The first in a regular series of columns by Chay Lemoine: Gudny Halldorsdottir’s Honour of the House
Every semester in my Introduction to Film class and recently in an Introduction to Iceland class I show Gudny Halldordottir’s film Honour of the House based on the novella written by her father Halldor Laxness. Each year I give background on the film discussing Halldor Laxness, the novella and the film.
Each year my preface has changed. A few years ago I introduced the film as very good, the next year I used the word “great”. But after repeated viewing of the film I have come to realize this is not just a great film, it’s one of the ‘all time’ great films. This year I introduced the film as one of the classics of World Cinema.
Gudny has taken her father’s rather simple tale and given it a moral and emotional complexity. The tale as told by Gudny contains a flawed hero, and a beautiful yet evil protagonist. The Mother as a solitary Greek chorus interprets both the action on the film and her own lost faith through the selfishness of those in her family. The roles are perfectly executed. There are no flawed performances in the film. From the principal performers to the smallest of speaking roles, each actor is perfectly tailored for their parts. Special mention should be given to the performance of Tinna Gunnlaugsdottir whose role as Thurid is clearly star quality.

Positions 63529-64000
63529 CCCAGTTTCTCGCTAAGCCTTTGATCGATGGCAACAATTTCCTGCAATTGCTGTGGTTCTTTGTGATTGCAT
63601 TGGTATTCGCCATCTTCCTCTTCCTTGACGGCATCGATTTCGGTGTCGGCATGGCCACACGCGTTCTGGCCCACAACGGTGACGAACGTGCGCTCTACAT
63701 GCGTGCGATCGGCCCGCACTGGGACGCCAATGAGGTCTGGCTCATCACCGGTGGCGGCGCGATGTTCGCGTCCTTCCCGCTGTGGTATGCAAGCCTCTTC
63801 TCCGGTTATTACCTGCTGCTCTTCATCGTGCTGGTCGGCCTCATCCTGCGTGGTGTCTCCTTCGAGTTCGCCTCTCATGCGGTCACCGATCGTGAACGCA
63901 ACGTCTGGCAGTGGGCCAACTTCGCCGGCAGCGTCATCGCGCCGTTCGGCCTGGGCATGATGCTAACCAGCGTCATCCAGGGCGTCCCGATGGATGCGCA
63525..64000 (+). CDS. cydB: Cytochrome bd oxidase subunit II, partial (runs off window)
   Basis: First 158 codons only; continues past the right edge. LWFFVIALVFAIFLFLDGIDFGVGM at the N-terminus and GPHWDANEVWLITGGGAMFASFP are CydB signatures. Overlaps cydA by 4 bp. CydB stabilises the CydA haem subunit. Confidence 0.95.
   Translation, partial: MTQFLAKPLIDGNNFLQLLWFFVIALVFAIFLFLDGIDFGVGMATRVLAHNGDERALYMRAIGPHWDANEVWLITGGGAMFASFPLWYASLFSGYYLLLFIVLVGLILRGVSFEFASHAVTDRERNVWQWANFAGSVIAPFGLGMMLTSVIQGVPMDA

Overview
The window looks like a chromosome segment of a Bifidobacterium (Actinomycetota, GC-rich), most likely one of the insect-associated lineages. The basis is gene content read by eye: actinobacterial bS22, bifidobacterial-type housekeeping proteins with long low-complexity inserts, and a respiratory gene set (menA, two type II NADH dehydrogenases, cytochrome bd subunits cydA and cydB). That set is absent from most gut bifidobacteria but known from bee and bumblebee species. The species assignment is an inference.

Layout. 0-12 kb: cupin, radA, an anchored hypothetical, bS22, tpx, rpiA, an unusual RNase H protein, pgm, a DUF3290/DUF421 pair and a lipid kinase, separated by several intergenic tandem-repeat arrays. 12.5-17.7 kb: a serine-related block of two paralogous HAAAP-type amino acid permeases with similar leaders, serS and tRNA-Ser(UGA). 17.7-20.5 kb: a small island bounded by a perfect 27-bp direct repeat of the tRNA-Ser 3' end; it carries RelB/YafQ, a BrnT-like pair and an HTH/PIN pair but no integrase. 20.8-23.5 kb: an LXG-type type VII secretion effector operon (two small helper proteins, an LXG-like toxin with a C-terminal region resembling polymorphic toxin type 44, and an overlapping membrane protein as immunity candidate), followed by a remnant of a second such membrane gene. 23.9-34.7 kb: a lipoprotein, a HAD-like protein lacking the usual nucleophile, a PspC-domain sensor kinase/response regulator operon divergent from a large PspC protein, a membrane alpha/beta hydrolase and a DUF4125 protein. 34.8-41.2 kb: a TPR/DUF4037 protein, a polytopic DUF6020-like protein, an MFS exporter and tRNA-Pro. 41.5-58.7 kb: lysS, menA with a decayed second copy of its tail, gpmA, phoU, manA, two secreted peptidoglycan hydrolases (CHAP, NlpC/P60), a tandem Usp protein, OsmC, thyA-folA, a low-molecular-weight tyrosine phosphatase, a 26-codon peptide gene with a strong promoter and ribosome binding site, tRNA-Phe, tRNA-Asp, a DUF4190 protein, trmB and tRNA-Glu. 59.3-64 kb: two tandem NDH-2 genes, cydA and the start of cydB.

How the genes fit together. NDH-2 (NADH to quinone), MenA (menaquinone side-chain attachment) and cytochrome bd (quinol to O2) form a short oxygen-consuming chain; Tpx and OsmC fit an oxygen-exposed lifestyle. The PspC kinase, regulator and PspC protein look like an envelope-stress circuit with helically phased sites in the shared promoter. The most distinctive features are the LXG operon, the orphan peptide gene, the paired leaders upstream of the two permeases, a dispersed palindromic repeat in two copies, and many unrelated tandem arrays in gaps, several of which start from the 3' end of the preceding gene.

The cinematographer Per Kallberg has framed the film beautifully with still shots that exemplify the beauty and mysterious quality of Iceland. The screenplay written by Gudny is both literal and poetic and creates a fairytale aspect while still allowing the viewers to believe that it is a truthful representation.
Each year at the end of the semester after viewing 10-12 acclaimed films the students are asked what is their personal favourite. Most votes are given to Gudny’s Icelandic classic. Lovers of film would do well to seek out Honour of the House and experience one of the finest films out of Iceland, Europe or Hollywood. Like fine wine the film gets better with age and as with truthful artistic renderings, new discoveries are made with each viewing.
Chay Lemoine is an American scholar who, among other things, is a renowned Halldor Laxness expert. Chay will be writing a regular column called ‘The View from Here’ on IceNews where he will talk about Laxness, life, Iceland, and whatever else is on his mind.
Main page photo: still from Honour of the House (1999) from the Icelandic Film Centre